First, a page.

top of page
  • Writer's pictureDale McIntire

God’s Delight, and Yours! (Proverbs 3:11-12)

My son, do not despise the LORD's discipline or be weary of his reproof, ¹²for the LORD reproves him whom he loves, as a father the son in whom he delights. —Proverbs 3:11-12

Black and white. Oil and water. Cops and robbers. Summer and winter. We can think of lots of pairs that by nature exist in contrast to one another. Like “discipline” and “delight.” Those two words hardly seem fit to belong in a sentence together, but here they are in glorious, wondrous, incredible harmony. The ability of the son to avoid despising and weariness is found in the father’s delight.

Sometimes there are sentences that deserve to be read from the end to the start, rather than start to end. This is one of them: The father who delights in his son, reproves him in love, and so it is with the Lord, therefore do not despise the Lord’s discipline or be weary of his reproof. Discipline is a function of genuine delight on the father’s part, and that delight is the foundation of the son’s endurance.

I have known what it means to endure punishment when there is no delight. I have known what it is to be an object of scorn, treated with malicious intent to serve the selfish interests of others in their quest for self-justification and self-satisfaction. I have been ridiculed, beaten, dismissed, and rejected by those who have taken no delight in me.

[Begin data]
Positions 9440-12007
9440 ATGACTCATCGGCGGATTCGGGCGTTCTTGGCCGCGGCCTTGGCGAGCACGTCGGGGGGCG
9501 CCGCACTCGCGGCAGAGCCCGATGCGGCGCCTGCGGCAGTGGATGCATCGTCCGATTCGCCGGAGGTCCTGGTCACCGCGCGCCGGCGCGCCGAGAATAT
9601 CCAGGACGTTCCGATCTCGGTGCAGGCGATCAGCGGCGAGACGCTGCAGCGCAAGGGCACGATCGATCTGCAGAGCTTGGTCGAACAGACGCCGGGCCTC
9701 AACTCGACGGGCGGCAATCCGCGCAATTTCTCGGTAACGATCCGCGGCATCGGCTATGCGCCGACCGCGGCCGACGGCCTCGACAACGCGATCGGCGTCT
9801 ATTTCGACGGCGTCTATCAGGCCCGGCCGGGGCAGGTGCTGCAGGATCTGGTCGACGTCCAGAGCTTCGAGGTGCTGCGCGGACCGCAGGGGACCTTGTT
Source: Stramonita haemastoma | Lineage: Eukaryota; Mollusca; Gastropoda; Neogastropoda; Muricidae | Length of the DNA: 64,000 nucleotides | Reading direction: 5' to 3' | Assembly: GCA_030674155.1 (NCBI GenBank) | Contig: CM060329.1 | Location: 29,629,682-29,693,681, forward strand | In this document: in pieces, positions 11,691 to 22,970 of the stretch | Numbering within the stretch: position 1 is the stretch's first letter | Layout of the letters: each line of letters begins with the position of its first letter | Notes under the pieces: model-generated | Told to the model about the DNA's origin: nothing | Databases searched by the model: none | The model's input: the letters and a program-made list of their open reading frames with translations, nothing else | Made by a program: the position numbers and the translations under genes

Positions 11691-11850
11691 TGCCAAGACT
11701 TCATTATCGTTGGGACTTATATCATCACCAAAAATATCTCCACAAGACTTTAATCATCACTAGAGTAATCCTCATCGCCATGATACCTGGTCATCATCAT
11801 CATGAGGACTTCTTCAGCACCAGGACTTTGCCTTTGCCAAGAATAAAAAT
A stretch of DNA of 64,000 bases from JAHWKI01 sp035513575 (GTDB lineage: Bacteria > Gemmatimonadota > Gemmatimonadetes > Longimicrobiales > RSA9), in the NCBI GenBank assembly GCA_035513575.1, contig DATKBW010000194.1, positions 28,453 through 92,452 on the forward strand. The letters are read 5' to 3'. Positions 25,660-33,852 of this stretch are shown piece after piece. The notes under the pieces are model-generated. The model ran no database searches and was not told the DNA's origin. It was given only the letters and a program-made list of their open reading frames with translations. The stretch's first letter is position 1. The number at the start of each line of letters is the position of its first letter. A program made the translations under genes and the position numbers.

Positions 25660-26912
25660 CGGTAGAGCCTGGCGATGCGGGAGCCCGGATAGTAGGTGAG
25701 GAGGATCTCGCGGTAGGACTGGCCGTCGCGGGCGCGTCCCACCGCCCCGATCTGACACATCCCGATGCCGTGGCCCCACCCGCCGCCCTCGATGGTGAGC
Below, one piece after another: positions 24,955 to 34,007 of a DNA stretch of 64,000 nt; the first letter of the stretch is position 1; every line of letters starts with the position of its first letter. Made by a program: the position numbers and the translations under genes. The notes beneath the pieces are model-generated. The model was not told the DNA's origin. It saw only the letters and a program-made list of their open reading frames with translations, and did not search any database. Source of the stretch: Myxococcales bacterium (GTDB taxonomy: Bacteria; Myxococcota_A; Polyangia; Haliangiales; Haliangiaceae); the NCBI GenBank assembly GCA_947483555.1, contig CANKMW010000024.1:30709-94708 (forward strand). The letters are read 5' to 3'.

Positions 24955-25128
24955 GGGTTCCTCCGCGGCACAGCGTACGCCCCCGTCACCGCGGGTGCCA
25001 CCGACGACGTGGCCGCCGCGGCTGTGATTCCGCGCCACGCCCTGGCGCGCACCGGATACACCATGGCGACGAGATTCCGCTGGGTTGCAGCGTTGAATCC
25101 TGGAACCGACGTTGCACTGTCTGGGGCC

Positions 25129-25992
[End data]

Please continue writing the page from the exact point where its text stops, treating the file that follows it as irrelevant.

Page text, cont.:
And I know it can be difficult to view God’s discipline through the filter of delight when others have smeared the Vaseline of sin over the lens of life, but know this: God delights in His children and His discipline is a function of that delight. His wrath is reserved for sinners. His delight is reserved for sons.

How can we know God delights in his children? First of all, He says so, and God cannot and does not lie. Period. Not about anything, including Himself. Second, God shows us His delight in his children by pouring out His wrath, the punishment sin deserves, on Christ on the cross. The Bible refers to Jesus as the “propitiation” for sin. This means that God pours out justice on Christ so that, when our faith is in Him, God need not pour out His justice on us. Does not God’s willingness to punish Christ on our behalf suggest to you His intent to delight in those for whom Christ died? It does for me.

Finally, the gospel itself and its delivery to our ears and hearts points to God’s delight in His children, to His commitment to draw us to Himself, to draw us into peace, to bring us into glory. The fact that you ever heard the gospel and were given the faith to believe proves God’s delight.

So, son, daughter, do not despise the LORD’s discipline or be weary of His reproof, for the Lord reproves Him whom He loves, as a father the son in whom he delights.



Recent Posts

See All


bottom of page